In one of my research projects a participant recounted an incident of her life that lends itself well to this blog. She described to me how she had worked hard for her semester and was waiting for a perfect summer vacation. She had meticulously arranged every detail that would make it an vacation enjoyable. For this escape, she would be travelling to her grandmother’s village which she had last visited when she was only five years old. When she thought of her grandmother’s village, many picturesque memories would float in her mind—the green forest cover, the wide village roads, the rice, maize and wheat fields, the fruit laded coconut, mango and guava trees, and the friendly banter of the village folk who were aware of every new face visiting the village, through the gossip that filtered through the common spaces like the health center, market days and village squares. In this delightful setting, Mini (name changed), now 18, had planned to spend her well-deserved break.
The day finally arrived. She boarded the bus, took her seat, and in a minute, was on her way. As she left the concrete of her city behind, she maintained her gaze outside the window of her bus to delight her eyes with every green scene that she had missed in her city. As she neared the village, what she saw would further strengthen her conviction to be an environmental hero.
From her window, she observed some village folk chopping down a tree…a full-fledged tree in a nearby field. She was disturbed. There was a conflict in her mind. Conflict between what she stood for in her college groups that worked for safeguarding the trees, her convictions about saving the environment, her carefully planned vacation, and what was unfolding before her very eyes! But her convictions got the better of her. She launched herself into an ‘activism’ mode.
She inquired about the exact location of the spot from the bus driver. If she got off the bus and tried to stop the chopping, would the consequences of her opposition to the tree felling act be detrimental to her wellbeing, she questioned and feared. She decided not to leave the bus. Also, she had her vacation to look forward to and her grandmother was waiting for her. In that situation, the only way she thought she could stop the environmental destruction happening before her eyes, and yet enjoy her time with her grandmother was to reach out to her mobile phone.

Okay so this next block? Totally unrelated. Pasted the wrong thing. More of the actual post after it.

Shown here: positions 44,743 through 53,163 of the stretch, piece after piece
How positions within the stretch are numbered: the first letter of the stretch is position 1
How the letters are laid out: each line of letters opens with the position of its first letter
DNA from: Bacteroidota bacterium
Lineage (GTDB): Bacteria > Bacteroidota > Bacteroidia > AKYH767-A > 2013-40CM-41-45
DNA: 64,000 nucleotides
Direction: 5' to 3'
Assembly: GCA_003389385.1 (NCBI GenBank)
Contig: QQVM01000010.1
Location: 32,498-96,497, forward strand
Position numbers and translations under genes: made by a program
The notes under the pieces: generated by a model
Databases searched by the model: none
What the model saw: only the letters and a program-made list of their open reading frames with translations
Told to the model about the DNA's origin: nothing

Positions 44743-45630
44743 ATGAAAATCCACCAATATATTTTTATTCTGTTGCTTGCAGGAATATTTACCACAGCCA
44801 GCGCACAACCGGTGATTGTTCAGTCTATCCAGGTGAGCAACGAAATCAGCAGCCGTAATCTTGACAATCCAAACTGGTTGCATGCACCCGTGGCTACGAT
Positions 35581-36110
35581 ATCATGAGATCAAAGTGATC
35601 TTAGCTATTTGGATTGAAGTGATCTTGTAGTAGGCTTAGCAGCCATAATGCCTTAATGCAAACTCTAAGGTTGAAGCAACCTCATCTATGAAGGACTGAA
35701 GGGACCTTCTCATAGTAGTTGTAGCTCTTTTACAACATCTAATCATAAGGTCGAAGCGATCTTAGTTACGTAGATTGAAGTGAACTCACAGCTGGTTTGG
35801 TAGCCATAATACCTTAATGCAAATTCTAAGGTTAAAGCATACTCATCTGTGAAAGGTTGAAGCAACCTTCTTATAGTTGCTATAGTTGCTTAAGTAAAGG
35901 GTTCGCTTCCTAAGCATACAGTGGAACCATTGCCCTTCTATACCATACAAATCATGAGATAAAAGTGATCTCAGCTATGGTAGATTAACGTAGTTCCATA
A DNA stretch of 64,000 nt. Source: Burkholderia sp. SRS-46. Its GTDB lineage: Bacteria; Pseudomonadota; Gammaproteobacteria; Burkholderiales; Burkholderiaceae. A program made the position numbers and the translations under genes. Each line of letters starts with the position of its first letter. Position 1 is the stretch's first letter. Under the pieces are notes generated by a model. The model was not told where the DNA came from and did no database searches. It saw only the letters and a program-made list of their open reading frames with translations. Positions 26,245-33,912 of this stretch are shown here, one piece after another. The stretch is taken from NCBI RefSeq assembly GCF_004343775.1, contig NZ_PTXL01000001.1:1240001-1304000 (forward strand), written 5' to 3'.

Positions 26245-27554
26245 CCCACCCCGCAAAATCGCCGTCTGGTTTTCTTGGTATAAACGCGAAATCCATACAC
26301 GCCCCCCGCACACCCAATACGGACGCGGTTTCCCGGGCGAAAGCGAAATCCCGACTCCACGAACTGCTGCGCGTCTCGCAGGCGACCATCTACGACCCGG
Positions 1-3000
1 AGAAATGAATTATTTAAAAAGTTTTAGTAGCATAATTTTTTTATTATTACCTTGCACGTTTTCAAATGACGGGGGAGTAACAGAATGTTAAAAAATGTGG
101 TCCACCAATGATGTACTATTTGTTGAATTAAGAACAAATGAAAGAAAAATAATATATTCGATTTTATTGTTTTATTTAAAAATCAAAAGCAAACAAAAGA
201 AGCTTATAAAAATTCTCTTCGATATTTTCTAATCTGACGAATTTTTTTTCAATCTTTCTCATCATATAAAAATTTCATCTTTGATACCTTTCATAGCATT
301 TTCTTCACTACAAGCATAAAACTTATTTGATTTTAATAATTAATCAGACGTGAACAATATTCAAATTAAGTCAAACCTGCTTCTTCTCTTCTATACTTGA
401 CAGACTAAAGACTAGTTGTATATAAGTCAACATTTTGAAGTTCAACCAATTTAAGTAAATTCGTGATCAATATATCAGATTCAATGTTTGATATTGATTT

She grabbed her mobile phone, dialed the emergency number, got the reference of the forest department, punched in the number of the forest department, placed a complaint, gave her details and the location of the illegal activity, took down the reference number of the complaint, and the name of the recording officer. She felt satisfied that she had done her duty. But she was uncertain if her complaint would be acted upon, and if the tree would be saved. The bus was speeding away, and the time was short. Every tick of the clock was shortening the life of the tree. Mini began to lose hope and thought of forgetting the entire episode. Ten minutes into the journey, she heard sirens from the opposite direction. Two forest department jeeps were driving in the direction of the location that she had provided. She turned back to see as far as she could. Meanwhile the bus sped ahead and Mini hoped that her efforts would not be in vain.
The next day she read a report in a local daily of how the forest department had protected a tree on receiving a tip-off from a phone call made by an unknown college student. The news story encouraged others to be such environmental heroes. Mini in her heart felt a sense of happiness, achievement, and fulfillment.
A week later she was on her way back to her city. She noticed the tree still intact, and cordoned off by yellow tape and marked, ‘Under Forest Department Protection’. In a crucial moment, her mobile phone had assisted her in saved a tree and had made her an unknown hero.